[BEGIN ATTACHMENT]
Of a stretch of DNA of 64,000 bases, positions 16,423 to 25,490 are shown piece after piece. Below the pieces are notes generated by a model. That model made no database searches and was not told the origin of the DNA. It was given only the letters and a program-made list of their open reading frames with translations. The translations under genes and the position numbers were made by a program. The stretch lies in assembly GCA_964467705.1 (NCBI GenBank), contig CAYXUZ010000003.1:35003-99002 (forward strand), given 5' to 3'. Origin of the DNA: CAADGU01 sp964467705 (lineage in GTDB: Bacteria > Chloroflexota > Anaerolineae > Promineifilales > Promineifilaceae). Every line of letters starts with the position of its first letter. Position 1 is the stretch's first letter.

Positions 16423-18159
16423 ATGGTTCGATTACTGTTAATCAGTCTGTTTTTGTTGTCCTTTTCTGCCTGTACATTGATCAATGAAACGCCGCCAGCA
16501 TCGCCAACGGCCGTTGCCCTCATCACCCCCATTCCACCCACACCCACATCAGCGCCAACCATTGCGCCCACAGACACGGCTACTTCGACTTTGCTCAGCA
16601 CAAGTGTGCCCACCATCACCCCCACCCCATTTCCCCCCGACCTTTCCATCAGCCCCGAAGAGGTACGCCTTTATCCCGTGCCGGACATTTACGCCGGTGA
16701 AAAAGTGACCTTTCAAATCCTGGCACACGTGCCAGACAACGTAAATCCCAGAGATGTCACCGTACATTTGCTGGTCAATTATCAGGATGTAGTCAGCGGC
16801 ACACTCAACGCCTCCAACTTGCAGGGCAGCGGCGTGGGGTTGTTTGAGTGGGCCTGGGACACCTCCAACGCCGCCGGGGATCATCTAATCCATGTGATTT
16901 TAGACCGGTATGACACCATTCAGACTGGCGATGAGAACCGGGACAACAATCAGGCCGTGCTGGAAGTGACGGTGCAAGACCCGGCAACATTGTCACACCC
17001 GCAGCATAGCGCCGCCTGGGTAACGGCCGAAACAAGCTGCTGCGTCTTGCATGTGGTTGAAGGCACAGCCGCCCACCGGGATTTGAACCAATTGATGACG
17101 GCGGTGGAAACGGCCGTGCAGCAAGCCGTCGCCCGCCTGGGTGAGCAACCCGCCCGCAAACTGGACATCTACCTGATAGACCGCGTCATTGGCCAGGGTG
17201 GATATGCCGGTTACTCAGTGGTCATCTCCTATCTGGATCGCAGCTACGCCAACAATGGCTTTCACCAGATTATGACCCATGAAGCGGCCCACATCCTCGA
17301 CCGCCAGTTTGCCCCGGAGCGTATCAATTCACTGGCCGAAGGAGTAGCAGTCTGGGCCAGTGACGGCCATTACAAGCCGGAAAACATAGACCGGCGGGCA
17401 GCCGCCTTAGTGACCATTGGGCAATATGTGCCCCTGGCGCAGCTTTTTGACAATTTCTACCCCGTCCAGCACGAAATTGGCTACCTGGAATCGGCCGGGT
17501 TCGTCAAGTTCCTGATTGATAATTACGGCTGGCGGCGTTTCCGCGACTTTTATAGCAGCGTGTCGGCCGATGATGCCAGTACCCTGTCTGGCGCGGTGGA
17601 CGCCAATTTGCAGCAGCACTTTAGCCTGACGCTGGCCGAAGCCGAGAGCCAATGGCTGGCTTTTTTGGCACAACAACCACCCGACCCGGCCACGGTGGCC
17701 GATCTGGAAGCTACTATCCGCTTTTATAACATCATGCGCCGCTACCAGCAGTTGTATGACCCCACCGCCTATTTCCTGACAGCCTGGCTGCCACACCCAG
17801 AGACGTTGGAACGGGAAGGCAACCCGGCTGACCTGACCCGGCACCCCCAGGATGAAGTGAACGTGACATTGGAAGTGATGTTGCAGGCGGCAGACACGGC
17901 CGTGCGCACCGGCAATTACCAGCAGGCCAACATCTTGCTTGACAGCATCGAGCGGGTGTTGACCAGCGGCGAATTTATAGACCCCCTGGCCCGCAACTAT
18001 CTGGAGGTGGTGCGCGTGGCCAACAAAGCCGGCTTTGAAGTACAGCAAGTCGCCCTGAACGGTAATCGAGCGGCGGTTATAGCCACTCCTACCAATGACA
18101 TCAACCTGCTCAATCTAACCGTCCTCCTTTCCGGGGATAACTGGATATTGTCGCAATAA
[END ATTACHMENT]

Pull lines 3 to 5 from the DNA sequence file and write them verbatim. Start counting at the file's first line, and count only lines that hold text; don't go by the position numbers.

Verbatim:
16423 ATGGTTCGATTACTGTTAATCAGTCTGTTTTTGTTGTCCTTTTCTGCCTGTACATTGATCAATGAAACGCCGCCAGCA
16501 TCGCCAACGGCCGTTGCCCTCATCACCCCCATTCCACCCACACCCACATCAGCGCCAACCATTGCGCCCACAGACACGGCTACTTCGACTTTGCTCAGCA
16601 CAAGTGTGCCCACCATCACCCCCACCCCATTTCCCCCCGACCTTTCCATCAGCCCCGAAGAGGTACGCCTTTATCCCGTGCCGGACATTTACGCCGGTGA